Amish community is the most recent group to settle in remote southeastern York County


Jimmy Williams Jr., with Delta-Cardiff Fire Company, helps extinguish a fire in a burning home in Lower Chanceford Township in July 2002. Helping him is a member of the Amish community. (See additional photograph below.) Also of interest: Amish population in York County, Pa., continues growth spurt.

A fire in southeastern York County in 2002 highlighted the growing presence of Amish in York County, at least for those working at the York Daily Record.

Photos from that Lower Chanceford Township fire showed firefighters and Amishmen working side by side to put out a house fire.

The reporting showed that the Amish were coming across the Norman Wood Bridge from Lancaster County and settling near the bridgehead in that remote, southeastern section of York County.

So that sector of the county has seen immigration from Scots-Irish from Ireland and Scotland, the Welsh from Wales, and the Amish, of Pennsylvania Dutch or German heritage. Also, southeastern York County has been home to a considerable black population – evidenced by black churches and cemeteries that have dotted the countryside. Many are descendants of slaves who settled near the Mason-Dixon Line.

Another group will soon start moving in. Marylanders at Aberdeen Proving Ground and other military bases in northern Maryland are expected to move there in increasing numbers. APG is benefiting from the consolidation of military bases across the U.S.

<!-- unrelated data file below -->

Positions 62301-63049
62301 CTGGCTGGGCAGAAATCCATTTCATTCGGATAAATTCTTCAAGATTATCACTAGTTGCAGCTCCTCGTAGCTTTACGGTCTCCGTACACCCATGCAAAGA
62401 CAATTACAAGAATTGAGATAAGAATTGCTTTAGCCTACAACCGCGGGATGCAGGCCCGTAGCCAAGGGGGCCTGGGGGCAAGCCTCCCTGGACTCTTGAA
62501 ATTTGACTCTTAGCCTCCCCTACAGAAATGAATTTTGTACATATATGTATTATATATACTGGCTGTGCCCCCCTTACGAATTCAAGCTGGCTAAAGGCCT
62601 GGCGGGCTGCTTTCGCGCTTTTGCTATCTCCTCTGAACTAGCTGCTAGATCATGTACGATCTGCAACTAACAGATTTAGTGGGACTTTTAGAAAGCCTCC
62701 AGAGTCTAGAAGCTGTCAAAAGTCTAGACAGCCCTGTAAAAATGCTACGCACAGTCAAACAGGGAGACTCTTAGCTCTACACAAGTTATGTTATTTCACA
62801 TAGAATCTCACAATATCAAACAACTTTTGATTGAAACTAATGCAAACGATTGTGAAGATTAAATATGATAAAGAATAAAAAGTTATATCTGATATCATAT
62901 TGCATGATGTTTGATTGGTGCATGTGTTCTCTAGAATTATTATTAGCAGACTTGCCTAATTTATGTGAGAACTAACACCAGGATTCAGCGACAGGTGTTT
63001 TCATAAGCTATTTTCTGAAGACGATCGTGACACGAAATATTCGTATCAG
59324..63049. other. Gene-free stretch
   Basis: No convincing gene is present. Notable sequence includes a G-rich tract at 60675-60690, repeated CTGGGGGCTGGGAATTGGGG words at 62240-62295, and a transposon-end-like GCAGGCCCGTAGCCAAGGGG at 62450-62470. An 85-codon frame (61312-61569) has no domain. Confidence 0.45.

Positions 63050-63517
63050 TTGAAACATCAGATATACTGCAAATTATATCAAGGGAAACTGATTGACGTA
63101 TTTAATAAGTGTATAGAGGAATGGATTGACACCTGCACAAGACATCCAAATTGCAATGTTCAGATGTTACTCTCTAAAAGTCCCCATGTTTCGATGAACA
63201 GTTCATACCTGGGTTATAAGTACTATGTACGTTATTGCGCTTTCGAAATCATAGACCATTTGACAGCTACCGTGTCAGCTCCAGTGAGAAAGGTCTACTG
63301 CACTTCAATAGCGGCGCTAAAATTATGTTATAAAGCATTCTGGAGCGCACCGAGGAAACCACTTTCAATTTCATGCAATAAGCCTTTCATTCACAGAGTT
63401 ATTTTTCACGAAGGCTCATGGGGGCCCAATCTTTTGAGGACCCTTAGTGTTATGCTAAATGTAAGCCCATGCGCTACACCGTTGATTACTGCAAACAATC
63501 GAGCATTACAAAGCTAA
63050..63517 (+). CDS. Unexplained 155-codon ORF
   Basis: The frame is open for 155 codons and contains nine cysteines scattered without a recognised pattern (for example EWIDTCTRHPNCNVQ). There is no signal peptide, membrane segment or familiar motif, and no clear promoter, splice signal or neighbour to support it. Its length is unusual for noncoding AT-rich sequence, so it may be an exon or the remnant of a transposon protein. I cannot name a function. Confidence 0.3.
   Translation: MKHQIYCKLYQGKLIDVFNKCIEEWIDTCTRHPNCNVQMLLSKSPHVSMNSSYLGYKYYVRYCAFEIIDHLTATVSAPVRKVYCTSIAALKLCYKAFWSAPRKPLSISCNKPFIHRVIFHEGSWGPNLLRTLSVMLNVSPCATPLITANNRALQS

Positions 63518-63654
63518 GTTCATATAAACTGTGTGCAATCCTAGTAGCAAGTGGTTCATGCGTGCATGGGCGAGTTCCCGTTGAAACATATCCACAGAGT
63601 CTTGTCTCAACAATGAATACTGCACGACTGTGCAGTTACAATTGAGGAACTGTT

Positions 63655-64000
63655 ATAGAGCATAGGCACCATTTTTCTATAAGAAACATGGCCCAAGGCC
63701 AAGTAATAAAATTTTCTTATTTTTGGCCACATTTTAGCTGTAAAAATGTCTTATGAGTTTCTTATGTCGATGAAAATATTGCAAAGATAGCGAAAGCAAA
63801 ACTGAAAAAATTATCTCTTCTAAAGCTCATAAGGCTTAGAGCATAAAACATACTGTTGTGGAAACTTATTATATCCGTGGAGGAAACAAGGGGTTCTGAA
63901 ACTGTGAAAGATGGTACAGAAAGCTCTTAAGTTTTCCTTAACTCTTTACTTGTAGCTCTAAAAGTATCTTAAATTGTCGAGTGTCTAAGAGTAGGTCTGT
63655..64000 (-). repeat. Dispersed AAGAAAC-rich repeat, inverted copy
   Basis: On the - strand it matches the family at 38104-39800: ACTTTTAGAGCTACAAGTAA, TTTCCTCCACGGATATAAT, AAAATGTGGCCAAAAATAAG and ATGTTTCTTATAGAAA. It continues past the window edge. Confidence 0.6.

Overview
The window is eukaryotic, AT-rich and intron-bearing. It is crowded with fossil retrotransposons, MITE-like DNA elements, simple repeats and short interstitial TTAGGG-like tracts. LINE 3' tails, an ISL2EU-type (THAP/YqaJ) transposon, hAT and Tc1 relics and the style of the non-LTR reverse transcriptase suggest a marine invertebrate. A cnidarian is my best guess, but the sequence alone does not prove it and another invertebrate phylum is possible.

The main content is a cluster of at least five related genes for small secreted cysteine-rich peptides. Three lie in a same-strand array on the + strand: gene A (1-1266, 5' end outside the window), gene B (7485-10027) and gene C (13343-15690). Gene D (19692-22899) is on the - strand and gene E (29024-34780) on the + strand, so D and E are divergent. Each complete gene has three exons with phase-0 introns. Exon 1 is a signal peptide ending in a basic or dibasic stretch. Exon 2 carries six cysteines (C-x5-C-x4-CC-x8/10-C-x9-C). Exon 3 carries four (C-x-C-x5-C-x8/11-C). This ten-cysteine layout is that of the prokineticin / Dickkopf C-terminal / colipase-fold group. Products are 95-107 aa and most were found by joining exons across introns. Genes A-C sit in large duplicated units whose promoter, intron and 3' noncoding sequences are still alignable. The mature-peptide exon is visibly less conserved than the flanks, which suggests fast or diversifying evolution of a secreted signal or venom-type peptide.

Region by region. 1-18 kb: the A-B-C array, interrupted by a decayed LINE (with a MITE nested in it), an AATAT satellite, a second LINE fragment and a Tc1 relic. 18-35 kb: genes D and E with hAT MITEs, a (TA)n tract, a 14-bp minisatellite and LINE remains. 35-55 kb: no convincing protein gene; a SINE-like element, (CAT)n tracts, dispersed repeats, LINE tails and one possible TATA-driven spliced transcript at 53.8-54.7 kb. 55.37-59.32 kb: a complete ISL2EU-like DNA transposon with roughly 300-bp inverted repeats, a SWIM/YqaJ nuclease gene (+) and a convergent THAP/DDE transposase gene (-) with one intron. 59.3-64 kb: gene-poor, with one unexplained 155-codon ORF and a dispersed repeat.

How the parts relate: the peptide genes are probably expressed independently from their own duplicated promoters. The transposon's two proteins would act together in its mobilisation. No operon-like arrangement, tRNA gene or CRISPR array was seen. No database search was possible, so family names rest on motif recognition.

Last count in 2010, as many as 720 members of the Amish community lived in York County, a 10 percent increase over the previous census. So there might be 1,000 Amish family members living in York County today.

This discussion about this group, which yearns for privacy, comes up because of the much-publicized TV show “Amish Mafia.” Before that, the shooting at the Amish schoolhouse in  Nickel Mines,  Chester County, shocked the nation.

As for southeastern York County’s Amish, they live quietly, evidence of their presence is seen when their buggies roll along the country roads in the Delta-Peach Bottom area.

 

Also of interest:

Amishman: ‘We are making a commitment to forgive’.

Markets of Shrewsbury vendor: “Amish Mafia” doesn’t sound like any Amish she knows.

Amish kindness after Nickel Mines influenced York County principal to offer forgiveness to machete-wielding assailant.

Widely circulated Amish newspaper: ‘Awhile ago Steve was up at Sam Peachey’s for some lumber’

A boy watches a combined effort of trained firefighters and members of the Amish community work to put down the house fire in southeastern York County in 2002. For more on Amish, check out: More Amish moving to York County.

About Jim McClure

Editor of the York Daily Record/Sunday News, ydr.com and its many digital products. East Region Editor, Digital First Media. Journalism/history blogger: yorktownsquare.com. Author or co-author of seven York County, Pa., history books.
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